Might this be something else entirely?

I don’t know if anybody else has REALLY bad sinus problems.   If you do, I’m sorry, but you’re in excellent company.  Problem is, in the drugstore, decongestants and specialty sinus medications are  in the exact same space, on the theory that they are related.  It’s true: they are related, in symptoms addressed.   But decongestants will not help your sinuses and your misery will continue.   In a similar vein, we have inflation hedges and then hedges for a drop in the value of the dollar.  They too are related, but it s quite possible that cryptocurrency could serve very well for one purpose and not so well for the other.

The Future’s so Bright… I gotta [be]-ware, shades!!

OK, the famous modern Western movie is called The Good, The Bad and The Ugly.  We’ve observed the Good, seen the Bad, what of the Ugly?   Or, in our case, crypto might be Ugly now, but it might ride glorious into the future.  Well, maybe.  The authors seem to argue here that cryptocurrency will become a more potent hedge  against inflation as more and more people begin to treat it that way.  Well, yeah, not really an earth-shaking prediction here.  What is interesting here is the idea of blockchains “maturing.”   What does that look like?  I think this mainly revolves around sensible regulation and the large institutional investors seeing cryptocurrency as a valid investment.  (I admit, these are NOT independent events.)  But the major point being made remains the same: When enough people feel secure enough, enough people will buy enough to make people truly secure.  As to timeline for this to happen, and how to kick-start this virtuous cycle, I have no idea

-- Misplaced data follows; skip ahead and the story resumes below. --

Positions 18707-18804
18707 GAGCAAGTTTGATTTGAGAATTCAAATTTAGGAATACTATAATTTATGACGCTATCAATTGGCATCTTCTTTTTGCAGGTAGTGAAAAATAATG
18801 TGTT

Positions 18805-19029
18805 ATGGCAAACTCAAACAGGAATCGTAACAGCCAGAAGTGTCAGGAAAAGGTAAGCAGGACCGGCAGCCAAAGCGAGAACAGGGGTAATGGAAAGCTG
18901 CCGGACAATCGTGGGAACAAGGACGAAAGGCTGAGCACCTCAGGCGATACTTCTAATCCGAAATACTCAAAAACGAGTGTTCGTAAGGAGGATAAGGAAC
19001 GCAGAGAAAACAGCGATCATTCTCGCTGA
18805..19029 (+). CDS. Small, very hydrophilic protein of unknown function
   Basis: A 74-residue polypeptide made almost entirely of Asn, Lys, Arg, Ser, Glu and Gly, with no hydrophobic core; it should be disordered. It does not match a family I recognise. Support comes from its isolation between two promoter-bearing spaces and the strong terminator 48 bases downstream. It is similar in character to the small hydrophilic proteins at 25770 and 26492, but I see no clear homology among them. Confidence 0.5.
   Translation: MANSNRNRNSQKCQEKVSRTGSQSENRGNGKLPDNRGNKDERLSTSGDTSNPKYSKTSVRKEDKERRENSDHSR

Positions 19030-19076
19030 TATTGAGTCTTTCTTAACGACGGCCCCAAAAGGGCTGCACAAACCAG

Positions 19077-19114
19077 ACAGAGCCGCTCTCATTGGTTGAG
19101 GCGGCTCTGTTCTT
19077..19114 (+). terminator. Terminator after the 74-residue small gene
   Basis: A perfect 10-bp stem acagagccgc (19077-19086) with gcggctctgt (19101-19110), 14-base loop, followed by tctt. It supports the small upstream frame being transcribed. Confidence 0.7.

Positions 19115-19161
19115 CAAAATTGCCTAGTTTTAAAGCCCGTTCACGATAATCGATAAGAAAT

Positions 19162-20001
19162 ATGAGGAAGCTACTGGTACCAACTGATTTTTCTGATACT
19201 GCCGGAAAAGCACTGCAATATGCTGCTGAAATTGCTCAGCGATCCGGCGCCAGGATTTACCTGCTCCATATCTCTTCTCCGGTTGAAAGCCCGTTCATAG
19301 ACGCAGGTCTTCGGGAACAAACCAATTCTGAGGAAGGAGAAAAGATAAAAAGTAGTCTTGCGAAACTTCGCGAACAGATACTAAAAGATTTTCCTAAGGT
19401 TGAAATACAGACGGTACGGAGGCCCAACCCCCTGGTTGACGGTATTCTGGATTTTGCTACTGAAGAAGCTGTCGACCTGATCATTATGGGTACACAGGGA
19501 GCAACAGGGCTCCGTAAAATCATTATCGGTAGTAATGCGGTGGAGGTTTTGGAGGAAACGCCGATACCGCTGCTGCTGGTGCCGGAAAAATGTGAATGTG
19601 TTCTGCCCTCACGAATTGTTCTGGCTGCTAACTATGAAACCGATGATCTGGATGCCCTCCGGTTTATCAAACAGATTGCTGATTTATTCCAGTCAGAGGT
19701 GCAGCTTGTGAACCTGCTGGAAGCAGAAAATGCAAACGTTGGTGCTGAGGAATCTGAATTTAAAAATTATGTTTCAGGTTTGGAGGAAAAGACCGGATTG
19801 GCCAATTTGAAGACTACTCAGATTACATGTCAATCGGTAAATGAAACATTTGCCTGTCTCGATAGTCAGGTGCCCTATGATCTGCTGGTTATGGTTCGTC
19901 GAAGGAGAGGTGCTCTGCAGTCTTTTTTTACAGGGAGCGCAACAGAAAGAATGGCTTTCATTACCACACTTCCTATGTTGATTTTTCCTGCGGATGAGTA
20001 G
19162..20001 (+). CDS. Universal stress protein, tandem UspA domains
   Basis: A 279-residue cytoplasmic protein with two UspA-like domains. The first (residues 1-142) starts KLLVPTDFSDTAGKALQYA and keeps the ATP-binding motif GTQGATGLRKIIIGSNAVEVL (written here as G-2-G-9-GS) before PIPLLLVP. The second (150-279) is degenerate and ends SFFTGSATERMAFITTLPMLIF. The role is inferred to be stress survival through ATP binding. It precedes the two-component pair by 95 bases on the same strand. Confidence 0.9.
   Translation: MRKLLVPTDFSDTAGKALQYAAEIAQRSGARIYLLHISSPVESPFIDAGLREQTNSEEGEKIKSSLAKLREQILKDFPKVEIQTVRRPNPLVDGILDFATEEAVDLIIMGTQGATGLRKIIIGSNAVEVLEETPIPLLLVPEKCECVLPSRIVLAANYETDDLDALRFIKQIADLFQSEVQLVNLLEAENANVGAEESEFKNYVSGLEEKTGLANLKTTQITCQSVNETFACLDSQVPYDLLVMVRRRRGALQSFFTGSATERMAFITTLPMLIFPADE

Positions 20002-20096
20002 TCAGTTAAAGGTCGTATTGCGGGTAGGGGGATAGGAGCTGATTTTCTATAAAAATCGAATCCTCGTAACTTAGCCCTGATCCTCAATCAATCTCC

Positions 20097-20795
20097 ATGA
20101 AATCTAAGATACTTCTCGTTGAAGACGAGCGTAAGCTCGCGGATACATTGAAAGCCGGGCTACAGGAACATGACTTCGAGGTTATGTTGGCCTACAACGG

The Verdict

The more responsible and diligent the crypto community becomes, the more every sound protocol will benefit, and crypto will become a genuine hedge against inflation. Because cryptocurrencies currently follow growth stock patterns, they act as a good hedge against inflation during periods of stable growth but fail during times of financial crisis. As cryptocurrencies evolve, they’ll become an effective bulwark during these downturns too. 

I ran into many sentiments like this one in my research.  But I feel that I must ask, when do you NEED a hedge against inflation?  Most likely it is during those times of fiscal and monetary stress.    Given this, it seems most prudent to not assume cryptocurrency to be a good inflation hedge.  This might force us to confront  the inconvenient truth that we need to keep searching.






Editor’s Note: Please note that the information contained herein is meant only for general education: This should not be construed as Tax Advice.   Personal attributes could make a material difference in the advice given, so, before taking action, please consult your tax advisor or CPA.